Salary Survey Extra: Paying the cost of your networking certification
Salary Survey Extra is a series of dispatches that give added insight into the findings of both our annual Salary Survey and our smaller Salary Survey PLUS polls. These posts contain previously unpublished Salary Survey data.
Certification costs money. Generally speaking, that is. There are ways to save, of course, beginning with the abundance of free training and study materials that are available online, available in public libraries, and sometimes even available free from product vendors. Many people, particularly those who specialize in a product line like those of Cisco or Oracle, learn on the job by installing, configuring, using, replacing, or upgrading the products they’re certified on.
Even if you never spend a nickel on study and training, however, there’s generally a fee (sometimes a substantial fee) associated with taking the certification exam itself. And given that many people don’t pass their test on the first attempt, the cost of retakes has to be factored in as well. Some certification exams can only be taken at a testing center, which occasionally involves travel costs. And even beta exams typically have a fee, albeit greatly discounted.
For most people, one way or another, there’s going to be money involved at some point. It doesn’t necessarily have to be your money that changes hands, however, even if you’re the certification candidate. There’s a proud tradition in our salary surveys of people passing the buck to someone or something else, and our recently concluded Networking Salary Survey showed once again that cost doesn’t have to be an obstacle to certification.
We asked survey respondent how they handled the cost of their most recent certification, and here’s what we found:
|Method of payment||Percentage of those surveyed who use this method||Method of payment||Percentage of those surveyed who use this method|
|I paid for everything||50.7 percent||Other||1.4 percent|
|My employer paid for everything||31.2 percent||Federal government grant or program||0.8 percent|
|My employer and I shared the cost||8.8 percent||Scholarship||0.8 percent|
|Friend or relative paid for eveyrthing||2.2 percent||No cost to me or anyone else||0.5 percent|
|Vendor-issued voucher||1.6 percent||State or municipal assistance program||0.3 percent|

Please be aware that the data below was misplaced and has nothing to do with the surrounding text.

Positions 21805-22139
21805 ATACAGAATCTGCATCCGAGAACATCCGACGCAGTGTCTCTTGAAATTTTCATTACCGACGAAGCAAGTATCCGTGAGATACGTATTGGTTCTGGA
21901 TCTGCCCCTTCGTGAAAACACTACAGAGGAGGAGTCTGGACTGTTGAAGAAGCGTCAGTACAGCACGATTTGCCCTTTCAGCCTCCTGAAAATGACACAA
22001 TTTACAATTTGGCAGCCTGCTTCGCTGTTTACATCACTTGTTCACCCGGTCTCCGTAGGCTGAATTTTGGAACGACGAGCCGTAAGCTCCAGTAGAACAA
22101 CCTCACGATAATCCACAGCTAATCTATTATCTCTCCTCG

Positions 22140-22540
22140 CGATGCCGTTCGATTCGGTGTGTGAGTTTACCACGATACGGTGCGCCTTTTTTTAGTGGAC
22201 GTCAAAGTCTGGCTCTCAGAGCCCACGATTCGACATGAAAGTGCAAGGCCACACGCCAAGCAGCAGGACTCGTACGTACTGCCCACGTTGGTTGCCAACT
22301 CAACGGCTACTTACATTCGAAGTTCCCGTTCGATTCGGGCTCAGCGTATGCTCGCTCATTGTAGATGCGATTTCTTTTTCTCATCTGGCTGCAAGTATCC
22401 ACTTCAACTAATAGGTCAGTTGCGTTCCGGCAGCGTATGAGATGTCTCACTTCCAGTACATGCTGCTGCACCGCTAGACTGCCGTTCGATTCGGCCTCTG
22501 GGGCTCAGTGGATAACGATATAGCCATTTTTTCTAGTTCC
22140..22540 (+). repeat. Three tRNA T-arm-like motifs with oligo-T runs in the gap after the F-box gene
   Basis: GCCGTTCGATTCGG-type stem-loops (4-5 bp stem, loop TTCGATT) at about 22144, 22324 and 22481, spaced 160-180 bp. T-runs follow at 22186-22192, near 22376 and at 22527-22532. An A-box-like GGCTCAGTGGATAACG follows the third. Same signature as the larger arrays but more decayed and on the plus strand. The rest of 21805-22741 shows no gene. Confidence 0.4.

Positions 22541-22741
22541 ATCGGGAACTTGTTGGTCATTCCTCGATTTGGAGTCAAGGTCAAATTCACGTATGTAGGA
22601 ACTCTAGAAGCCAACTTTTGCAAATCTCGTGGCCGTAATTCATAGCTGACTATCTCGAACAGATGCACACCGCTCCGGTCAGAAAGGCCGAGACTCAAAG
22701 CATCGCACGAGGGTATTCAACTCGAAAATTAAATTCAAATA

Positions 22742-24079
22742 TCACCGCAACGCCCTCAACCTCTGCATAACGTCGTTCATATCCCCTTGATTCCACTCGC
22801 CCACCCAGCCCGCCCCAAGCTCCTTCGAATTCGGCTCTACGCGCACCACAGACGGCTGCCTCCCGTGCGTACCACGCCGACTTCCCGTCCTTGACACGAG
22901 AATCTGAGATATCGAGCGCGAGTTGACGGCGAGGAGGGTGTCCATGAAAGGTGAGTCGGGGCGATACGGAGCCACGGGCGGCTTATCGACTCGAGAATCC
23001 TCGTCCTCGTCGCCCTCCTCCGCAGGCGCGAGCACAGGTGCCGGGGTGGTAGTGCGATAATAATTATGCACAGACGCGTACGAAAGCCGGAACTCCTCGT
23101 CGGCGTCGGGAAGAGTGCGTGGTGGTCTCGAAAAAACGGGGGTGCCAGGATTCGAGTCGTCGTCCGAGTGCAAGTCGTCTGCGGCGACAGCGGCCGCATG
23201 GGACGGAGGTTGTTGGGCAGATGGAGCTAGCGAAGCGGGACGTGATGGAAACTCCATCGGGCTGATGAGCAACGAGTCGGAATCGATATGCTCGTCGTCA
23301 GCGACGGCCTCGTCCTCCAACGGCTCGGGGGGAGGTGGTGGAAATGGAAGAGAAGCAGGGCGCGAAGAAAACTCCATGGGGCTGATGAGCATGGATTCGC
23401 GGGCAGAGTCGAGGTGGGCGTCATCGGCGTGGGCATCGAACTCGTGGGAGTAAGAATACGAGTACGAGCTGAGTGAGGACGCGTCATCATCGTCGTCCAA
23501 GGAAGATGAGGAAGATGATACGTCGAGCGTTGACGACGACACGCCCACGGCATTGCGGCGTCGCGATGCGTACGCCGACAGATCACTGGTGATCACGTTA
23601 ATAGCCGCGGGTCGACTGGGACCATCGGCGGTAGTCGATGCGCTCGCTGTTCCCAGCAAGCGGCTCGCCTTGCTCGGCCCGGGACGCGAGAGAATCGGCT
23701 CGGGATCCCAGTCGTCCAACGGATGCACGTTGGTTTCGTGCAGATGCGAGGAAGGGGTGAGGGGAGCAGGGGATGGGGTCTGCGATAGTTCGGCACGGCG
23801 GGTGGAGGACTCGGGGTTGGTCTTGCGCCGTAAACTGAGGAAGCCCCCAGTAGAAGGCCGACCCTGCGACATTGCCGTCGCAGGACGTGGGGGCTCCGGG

|Some combination of these factors||1.6 percent||Included in conference or convention fee||0.1 percent|
Original question: Who or what paid for your most recent Networking certification?
GO-ING, GO-ING … Show of hands, who still has the Pokémon GO app installed on their phone? Surely you remember Pokémon GO. Just a few months ago, Pokémon GO was bigger than Wikileaks. One of two scenarios seems likely: Either Nintendo got in, got its billions, and got the (heck) out, and people have mostly gone back to plopping in the La-Z-Boy and being angry on Twitter. Or else the media couldn’t be bothered to keep up its breathless Pokémon GO coverage, because — squirrel!
At any rate, since it seemed at the time as though we were quite possibly only days away from Pikachu mounting a credible third-party challenge and storming to electoral glory, well, we attempted to gauge the ubiquity of Pokémon GO among certified networking professionals. More specifically, we wanted to know just how far down the rabbit hole survey respondents had gone in pursuit of those adorable pocket monsters. Here’s what we learned:
What? — 31.7 percent
Huh? — 28.9 percent
I downloaded the free app and played for a few days. — 17.7 percent
Yowza! I gotta catch ‘em all! — 7.5 percent
Meh. I already caught ‘em all. — 2.9 percent
I know a guy who got jumped trying to find a Pokéstop. — 6.5 percent
That’s not true. Nobody ever got jumped trying to find a Pokéstop. — 4.0 percent
I downloaded the free app, played for a few days, then came to my senses after dropping $125 on in-app purchases. — 0.8 percent
Original Question: How deeply involved are you in Pokémon GO?